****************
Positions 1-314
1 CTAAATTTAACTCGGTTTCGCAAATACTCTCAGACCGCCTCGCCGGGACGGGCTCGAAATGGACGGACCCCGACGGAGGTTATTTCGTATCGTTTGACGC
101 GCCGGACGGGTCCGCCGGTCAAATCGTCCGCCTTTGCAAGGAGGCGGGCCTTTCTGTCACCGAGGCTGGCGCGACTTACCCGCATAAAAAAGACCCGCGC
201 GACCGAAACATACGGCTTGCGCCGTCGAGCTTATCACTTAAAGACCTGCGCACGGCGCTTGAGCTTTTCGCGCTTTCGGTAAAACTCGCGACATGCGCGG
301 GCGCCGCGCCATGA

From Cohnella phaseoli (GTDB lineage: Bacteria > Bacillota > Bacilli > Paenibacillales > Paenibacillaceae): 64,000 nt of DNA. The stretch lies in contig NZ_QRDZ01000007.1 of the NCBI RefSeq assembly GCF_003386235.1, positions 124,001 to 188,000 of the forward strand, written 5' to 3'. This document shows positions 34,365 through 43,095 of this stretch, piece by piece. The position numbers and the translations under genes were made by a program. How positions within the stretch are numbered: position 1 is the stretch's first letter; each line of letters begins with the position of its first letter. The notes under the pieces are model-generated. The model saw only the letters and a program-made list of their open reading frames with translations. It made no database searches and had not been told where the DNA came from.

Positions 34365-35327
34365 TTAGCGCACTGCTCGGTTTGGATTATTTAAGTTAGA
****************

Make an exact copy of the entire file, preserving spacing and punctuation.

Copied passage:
Positions 1-314
1 CTAAATTTAACTCGGTTTCGCAAATACTCTCAGACCGCCTCGCCGGGACGGGCTCGAAATGGACGGACCCCGACGGAGGTTATTTCGTATCGTTTGACGC
101 GCCGGACGGGTCCGCCGGTCAAATCGTCCGCCTTTGCAAGGAGGCGGGCCTTTCTGTCACCGAGGCTGGCGCGACTTACCCGCATAAAAAAGACCCGCGC
201 GACCGAAACATACGGCTTGCGCCGTCGAGCTTATCACTTAAAGACCTGCGCACGGCGCTTGAGCTTTTCGCGCTTTCGGTAAAACTCGCGACATGCGCGG
301 GCGCCGCGCCATGA

From Cohnella phaseoli (GTDB lineage: Bacteria > Bacillota > Bacilli > Paenibacillales > Paenibacillaceae): 64,000 nt of DNA. The stretch lies in contig NZ_QRDZ01000007.1 of the NCBI RefSeq assembly GCF_003386235.1, positions 124,001 to 188,000 of the forward strand, written 5' to 3'. This document shows positions 34,365 through 43,095 of this stretch, piece by piece. The position numbers and the translations under genes were made by a program. How positions within the stretch are numbered: position 1 is the stretch's first letter; each line of letters begins with the position of its first letter. The notes under the pieces are model-generated. The model saw only the letters and a program-made list of their open reading frames with translations. It made no database searches and had not been told where the DNA came from.

Positions 34365-35327
34365 TTAGCGCACTGCTCGGTTTGGATTATTTAAGTTAGA